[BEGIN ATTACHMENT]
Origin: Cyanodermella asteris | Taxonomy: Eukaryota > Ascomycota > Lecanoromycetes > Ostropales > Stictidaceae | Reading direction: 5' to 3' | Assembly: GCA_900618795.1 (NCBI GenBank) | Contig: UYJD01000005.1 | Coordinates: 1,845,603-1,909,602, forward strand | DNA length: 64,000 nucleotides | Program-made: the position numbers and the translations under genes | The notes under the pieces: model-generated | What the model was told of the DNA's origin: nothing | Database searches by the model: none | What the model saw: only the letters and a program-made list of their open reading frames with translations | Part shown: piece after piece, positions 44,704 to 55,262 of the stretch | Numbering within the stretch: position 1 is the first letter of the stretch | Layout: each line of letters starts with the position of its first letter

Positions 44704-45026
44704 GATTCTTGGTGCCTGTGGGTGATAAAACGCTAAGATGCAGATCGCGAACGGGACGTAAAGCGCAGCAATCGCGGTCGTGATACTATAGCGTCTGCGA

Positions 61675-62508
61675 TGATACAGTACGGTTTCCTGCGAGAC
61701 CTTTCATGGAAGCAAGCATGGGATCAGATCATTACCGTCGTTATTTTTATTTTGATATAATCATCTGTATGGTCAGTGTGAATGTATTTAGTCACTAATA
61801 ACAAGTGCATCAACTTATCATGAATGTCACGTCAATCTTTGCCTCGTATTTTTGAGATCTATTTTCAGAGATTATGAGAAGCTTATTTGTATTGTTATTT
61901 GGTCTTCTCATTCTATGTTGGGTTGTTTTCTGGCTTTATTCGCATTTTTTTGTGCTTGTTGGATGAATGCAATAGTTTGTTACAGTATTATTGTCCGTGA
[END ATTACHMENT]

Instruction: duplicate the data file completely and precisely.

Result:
Origin: Cyanodermella asteris | Taxonomy: Eukaryota > Ascomycota > Lecanoromycetes > Ostropales > Stictidaceae | Reading direction: 5' to 3' | Assembly: GCA_900618795.1 (NCBI GenBank) | Contig: UYJD01000005.1 | Coordinates: 1,845,603-1,909,602, forward strand | DNA length: 64,000 nucleotides | Program-made: the position numbers and the translations under genes | The notes under the pieces: model-generated | What the model was told of the DNA's origin: nothing | Database searches by the model: none | What the model saw: only the letters and a program-made list of their open reading frames with translations | Part shown: piece after piece, positions 44,704 to 55,262 of the stretch | Numbering within the stretch: position 1 is the first letter of the stretch | Layout: each line of letters starts with the position of its first letter

Positions 44704-45026
44704 GATTCTTGGTGCCTGTGGGTGATAAAACGCTAAGATGCAGATCGCGAACGGGACGTAAAGCGCAGCAATCGCGGTCGTGATACTATAGCGTCTGCGA

Positions 61675-62508
61675 TGATACAGTACGGTTTCCTGCGAGAC
61701 CTTTCATGGAAGCAAGCATGGGATCAGATCATTACCGTCGTTATTTTTATTTTGATATAATCATCTGTATGGTCAGTGTGAATGTATTTAGTCACTAATA
61801 ACAAGTGCATCAACTTATCATGAATGTCACGTCAATCTTTGCCTCGTATTTTTGAGATCTATTTTCAGAGATTATGAGAAGCTTATTTGTATTGTTATTT
61901 GGTCTTCTCATTCTATGTTGGGTTGTTTTCTGGCTTTATTCGCATTTTTTTGTGCTTGTTGGATGAATGCAATAGTTTGTTACAGTATTATTGTCCGTGA